Sunday, June 19, 2016

Birds of a Feather

We just can't seem to get out of this book.  We do other things beyond this book, of course, but we are so big into birds right now, that we keep going back for more.  We have made our own little aviary of our back deck and are loving every minute of it!  We have even named our frequent visitors!  (A few of their pictures are below.)
This post is about Lesson 3 in Apologia's Zoology 1 text, "Birds of a Feather."  We had so much fun with this lesson!  We even shared it with our homeschooling group (see below).  Here is what we did.

We investigated lots and lots of feathers!  (I picked up lots of sizes and shapes at the craft store.)
Here, Mags is investigating the vane, the soft part of the feather.
Here, we were using an open  umbrella to feel drag, like a bird experiences in flight.  
This girl!
And here are our pictures from our experiment of waterproofing a feather.
One of our two feathers Maggie "preened" well, or covered in a light layer of oil.
Then, she submerged both in our container of water.
The one that was lightly oiled repelled the water, but the one with no oil (below) got soaked and heavy.
I just love notebooking with this curriculum!
To help her make her "Life List" (a list of all the birds one has ever seen with his/her own eyes), I bought her this little bird log for kids.  She was very excited to start making notes!
Here is one of our favorite visitors, our red-bellied woodpecker, Jerry!  He frequents our feeders daily, and every morning, he rat-a-tat-tats around our deck to let other woodpeckers know that this is his turf!  He is my favorite!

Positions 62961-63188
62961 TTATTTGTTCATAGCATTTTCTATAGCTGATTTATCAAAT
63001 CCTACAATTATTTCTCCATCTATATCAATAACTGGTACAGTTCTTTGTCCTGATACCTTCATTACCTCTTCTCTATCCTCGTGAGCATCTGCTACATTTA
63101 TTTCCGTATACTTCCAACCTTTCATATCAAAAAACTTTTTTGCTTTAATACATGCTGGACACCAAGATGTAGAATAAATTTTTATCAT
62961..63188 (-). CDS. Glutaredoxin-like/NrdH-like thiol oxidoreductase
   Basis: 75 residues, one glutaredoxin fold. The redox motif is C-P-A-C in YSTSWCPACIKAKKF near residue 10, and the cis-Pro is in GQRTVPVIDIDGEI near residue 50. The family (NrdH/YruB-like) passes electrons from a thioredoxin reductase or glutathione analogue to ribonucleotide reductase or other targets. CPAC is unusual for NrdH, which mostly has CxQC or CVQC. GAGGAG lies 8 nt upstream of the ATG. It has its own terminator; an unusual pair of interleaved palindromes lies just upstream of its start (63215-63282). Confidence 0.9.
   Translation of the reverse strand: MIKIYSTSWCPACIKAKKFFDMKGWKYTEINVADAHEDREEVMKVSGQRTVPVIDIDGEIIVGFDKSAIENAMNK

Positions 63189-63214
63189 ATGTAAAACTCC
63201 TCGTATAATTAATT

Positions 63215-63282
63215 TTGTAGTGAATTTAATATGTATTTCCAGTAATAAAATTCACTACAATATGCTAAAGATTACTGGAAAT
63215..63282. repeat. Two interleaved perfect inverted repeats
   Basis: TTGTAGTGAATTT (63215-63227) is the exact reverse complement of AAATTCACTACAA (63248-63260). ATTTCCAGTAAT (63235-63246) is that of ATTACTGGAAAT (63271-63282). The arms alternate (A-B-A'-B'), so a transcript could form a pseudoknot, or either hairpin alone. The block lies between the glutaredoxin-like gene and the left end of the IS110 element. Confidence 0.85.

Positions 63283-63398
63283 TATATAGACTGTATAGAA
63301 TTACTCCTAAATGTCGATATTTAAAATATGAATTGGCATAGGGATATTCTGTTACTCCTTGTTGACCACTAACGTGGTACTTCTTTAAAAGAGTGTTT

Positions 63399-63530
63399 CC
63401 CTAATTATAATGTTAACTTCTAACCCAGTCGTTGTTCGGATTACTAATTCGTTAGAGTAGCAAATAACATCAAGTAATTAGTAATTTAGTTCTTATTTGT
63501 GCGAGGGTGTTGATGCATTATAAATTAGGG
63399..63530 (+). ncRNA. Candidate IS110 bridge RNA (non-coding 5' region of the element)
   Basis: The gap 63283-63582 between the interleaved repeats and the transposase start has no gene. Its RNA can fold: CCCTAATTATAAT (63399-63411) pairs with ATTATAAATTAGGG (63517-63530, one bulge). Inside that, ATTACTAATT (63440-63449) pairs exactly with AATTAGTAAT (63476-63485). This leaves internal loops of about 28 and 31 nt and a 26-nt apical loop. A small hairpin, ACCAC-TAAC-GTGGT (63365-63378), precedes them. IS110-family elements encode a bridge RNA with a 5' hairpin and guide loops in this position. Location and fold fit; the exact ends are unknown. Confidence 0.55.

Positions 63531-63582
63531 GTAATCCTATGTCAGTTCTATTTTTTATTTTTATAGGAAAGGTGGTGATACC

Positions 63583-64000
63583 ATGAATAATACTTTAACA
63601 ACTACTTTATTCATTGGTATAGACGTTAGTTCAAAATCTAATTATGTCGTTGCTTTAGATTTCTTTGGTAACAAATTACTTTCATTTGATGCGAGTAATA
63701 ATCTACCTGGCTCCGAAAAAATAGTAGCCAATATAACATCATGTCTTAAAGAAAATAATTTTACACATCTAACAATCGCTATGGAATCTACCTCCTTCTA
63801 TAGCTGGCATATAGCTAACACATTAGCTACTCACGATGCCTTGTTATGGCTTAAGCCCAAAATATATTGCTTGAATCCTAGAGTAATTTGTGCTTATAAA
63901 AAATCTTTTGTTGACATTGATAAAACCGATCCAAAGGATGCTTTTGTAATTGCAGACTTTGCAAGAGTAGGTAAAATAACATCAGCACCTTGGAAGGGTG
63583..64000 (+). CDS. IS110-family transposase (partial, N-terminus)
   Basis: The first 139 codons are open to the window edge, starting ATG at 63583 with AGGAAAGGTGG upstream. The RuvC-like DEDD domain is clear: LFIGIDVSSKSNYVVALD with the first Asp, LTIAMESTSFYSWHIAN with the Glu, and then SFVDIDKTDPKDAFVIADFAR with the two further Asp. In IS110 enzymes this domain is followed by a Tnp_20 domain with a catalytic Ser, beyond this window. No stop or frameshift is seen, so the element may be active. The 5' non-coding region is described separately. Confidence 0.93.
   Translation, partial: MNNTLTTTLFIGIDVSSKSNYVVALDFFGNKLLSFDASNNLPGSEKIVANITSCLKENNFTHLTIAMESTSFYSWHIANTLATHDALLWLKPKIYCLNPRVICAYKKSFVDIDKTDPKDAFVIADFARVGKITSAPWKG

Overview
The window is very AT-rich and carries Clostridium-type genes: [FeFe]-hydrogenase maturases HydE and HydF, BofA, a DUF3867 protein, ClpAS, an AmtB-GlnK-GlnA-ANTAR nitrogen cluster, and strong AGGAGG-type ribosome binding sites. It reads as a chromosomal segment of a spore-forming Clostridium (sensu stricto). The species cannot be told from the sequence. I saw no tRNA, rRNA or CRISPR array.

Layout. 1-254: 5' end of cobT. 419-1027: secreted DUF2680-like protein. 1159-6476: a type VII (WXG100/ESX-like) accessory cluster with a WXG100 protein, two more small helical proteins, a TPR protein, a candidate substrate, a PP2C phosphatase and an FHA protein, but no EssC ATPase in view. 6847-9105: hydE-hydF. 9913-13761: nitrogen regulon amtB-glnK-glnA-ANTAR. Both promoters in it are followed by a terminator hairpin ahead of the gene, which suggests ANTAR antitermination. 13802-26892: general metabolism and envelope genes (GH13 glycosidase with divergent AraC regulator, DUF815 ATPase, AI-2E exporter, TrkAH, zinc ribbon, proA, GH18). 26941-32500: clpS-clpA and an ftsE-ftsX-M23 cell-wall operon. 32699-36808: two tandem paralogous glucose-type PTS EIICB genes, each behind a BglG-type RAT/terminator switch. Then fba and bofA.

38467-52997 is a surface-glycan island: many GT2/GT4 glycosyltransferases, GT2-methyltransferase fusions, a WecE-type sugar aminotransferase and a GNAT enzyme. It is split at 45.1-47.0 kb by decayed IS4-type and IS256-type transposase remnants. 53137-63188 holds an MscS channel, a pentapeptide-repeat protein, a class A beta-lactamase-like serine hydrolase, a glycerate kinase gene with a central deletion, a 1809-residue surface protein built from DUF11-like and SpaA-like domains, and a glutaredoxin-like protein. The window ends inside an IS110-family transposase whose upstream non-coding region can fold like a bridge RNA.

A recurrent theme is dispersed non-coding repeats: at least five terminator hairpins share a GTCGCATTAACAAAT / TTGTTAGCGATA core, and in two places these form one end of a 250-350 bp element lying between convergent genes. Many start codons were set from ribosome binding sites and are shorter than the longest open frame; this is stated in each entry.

This is our male brown headed cowbird.  We call him "Purple Durple" because when the sun hits his feathers, their iridescence makes him look deep purple!  Cowbirds are fascinating.  They never raise their own young!  They are known in the birding community as pests, because they lay eggs, one or two at a time, in the nests of other birds!  Other bird parents raise young cowbirds who often eat more than their own young!  Wild!
Maggie started her life list in her notebooking journal, too.
Here, she diagrammed the flight feathers and made her feather facts pocket.
Feather facts!  This curriculum is so cool.  We love Apologia!
This is "Comb," the male cardinal that visits our deck more than the other cardinals around.  He and his wife both nibble from our feeders but they have become very fond of the peanut plate we lay out (just unsalted peanuts on a ceramic plate).  He often feeds her from the plate.  He is a true gentleman!
They even leave behind little gifts to thank us!
Maggie wanted to put these in her notebook.
I did a similar feathers lesson with our homeschooling group, but used a story book about feathers to introduce the topic.  We read Tico and the Golden Wings by Leo Lionni.
For a snack, I made sugar cookies shaped like feathers.  Some were black and some were golden.  I served them on gold plates.
I used gold shimmer sugar to make them really sparkle!
Here is the work table for our group.
Each child was challenged to complete a writing prompt that went with the story.
When the activity was complete, it looked like this.  Their birds had black feathers and one golden feather (we painted a black feather with gold acrylic paint).
Then, we talked all about feathers!  We labeled feathers, found the shaft, quill, and vane of our feathers, and hooked and unhooked our feathers' barbules.  We looked at different types of feathers and talked about the five types (contour, down, semiplume, filoplume, and bristle) and what each type does for the bird.  They loved this.
We even looked at the iridescence of this beautiful peacock feather!
Learning about feathers was so much fun!  This might have been our favorite lesson in this book!  We learned things that we still talk about all the time!

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